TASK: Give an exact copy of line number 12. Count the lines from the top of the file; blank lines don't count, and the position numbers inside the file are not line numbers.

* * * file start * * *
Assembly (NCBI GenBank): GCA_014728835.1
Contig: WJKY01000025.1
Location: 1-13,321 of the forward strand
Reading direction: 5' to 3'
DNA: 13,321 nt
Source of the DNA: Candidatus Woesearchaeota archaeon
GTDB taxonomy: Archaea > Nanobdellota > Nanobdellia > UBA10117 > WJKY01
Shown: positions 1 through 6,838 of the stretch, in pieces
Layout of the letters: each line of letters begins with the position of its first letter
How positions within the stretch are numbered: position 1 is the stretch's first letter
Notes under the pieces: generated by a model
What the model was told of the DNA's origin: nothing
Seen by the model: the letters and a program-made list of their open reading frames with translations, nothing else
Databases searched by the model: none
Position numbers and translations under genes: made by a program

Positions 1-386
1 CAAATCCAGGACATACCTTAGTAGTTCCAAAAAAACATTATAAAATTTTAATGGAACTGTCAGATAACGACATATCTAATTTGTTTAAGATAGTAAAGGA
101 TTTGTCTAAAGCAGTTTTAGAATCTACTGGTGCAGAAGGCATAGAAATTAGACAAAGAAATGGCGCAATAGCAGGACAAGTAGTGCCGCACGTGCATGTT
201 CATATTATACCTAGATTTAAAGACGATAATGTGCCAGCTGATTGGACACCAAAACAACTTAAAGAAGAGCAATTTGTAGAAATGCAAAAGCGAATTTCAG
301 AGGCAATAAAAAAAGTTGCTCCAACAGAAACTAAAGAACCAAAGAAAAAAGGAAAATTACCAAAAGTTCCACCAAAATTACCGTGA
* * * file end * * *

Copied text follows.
What the model was told of the DNA's origin: nothing